Online sites like My Heritage and Ancestry.com can help you trace your family generations back with a family tree. The sites help connect you to other family trees and provide hints of where to tailor your search.

You can also uncover your ethnicity with AncestryDNA. All you will need to do is access a kit, return a small saliva sample in the prepaid envelope and your DNA will be analysed at more than 700,000 genetic markers. Within 6-8 weeks, expect an email with a link to your online results. There can sign up costs to access some material.

6. Watch TV shows like "Who Do You Think You Are" for inspiration and search comparison

If you need some further inspiration, Australian and international versions of the series "Who Do You Think You are" discover the unknown ancestry of well-known personalities, Join them on their journey of unlocking their past often with surprising and even disturbing secrets. Past series have included respected journalist Jennifer Byrne, award-winning actress Marta Dusseldorp and science guru Dr Karl Kruszelnicki.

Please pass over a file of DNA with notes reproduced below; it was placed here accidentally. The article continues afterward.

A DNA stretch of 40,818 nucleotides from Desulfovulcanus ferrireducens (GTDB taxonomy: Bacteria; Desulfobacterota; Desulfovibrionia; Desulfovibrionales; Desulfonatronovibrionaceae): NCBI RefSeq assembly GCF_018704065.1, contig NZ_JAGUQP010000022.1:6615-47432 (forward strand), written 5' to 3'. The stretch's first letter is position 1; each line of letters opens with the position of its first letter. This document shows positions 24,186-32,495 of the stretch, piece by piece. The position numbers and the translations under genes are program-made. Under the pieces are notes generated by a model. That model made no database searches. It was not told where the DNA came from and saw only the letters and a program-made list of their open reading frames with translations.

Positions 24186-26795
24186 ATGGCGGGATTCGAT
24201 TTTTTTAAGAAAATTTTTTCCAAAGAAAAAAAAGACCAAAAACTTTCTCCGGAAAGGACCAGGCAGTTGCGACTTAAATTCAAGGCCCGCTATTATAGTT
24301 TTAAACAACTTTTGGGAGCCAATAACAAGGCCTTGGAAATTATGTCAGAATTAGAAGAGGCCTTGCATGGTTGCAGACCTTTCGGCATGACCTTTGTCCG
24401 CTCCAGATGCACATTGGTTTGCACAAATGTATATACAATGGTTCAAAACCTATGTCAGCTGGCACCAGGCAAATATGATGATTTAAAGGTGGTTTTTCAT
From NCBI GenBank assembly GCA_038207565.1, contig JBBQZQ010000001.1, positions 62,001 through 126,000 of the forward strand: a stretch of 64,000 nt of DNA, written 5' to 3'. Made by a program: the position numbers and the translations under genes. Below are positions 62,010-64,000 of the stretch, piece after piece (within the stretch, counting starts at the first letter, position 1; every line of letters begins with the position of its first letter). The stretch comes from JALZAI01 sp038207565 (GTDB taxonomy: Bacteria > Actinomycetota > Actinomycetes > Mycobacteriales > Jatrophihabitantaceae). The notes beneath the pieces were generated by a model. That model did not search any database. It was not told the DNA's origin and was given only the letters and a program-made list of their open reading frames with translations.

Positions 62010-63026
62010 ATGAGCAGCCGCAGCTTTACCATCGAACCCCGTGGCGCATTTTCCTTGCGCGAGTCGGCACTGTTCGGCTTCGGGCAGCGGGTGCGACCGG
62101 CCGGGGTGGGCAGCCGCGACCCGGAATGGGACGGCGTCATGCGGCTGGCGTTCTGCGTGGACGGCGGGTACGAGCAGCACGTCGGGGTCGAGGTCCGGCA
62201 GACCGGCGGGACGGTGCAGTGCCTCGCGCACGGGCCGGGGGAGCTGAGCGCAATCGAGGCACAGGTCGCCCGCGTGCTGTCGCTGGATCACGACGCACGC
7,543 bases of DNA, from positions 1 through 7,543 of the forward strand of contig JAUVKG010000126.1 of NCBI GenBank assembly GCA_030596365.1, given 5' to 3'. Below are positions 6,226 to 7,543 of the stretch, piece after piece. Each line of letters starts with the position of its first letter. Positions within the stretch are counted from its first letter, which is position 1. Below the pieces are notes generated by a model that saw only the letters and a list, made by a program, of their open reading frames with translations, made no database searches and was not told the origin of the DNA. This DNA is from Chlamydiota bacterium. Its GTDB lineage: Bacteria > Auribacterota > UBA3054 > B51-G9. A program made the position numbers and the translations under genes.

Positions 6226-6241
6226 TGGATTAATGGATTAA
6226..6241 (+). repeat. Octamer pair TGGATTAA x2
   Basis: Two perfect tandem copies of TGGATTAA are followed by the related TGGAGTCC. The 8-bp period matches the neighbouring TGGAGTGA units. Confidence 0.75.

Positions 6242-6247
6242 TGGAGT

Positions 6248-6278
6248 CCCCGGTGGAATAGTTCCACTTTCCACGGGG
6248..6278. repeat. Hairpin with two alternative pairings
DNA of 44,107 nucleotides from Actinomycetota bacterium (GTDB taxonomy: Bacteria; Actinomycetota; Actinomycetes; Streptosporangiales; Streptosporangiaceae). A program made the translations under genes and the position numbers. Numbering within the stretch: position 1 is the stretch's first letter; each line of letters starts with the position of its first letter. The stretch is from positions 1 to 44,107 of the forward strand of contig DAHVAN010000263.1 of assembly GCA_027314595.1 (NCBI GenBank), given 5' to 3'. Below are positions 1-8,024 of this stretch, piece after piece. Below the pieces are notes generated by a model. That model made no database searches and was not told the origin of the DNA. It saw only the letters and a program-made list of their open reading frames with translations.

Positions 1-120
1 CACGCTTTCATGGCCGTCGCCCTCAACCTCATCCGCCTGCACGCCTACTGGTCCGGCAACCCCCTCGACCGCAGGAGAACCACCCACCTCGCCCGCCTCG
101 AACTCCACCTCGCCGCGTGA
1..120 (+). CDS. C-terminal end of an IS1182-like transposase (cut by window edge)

7. Find Where Your Relative Lived
With advanced systems live Google Maps, you can also look at the address and possibly houses, both nationally and internationally of where your relatives once lived. This really brings the world and the past to your living room

So why not start a conversation, dive into a search, build a family tree and see what your family story uncovers. You might be surprised by what you find.
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Why? Walk in the footsteps of your ancestors
When: Anytime
Where: Anywhere
Cost: Free
Your Comment
Excellent suggestions Gillian. My sister has made some startling discoveries.
by May Cross (score: 3|6489) 44 days ago
I am a member of My Heritage and Ancestry.
I truely recommend. The more you discover the more you want to find. It can become very addictive but very interesting.
by dkgas (score: 1|10) 44 days ago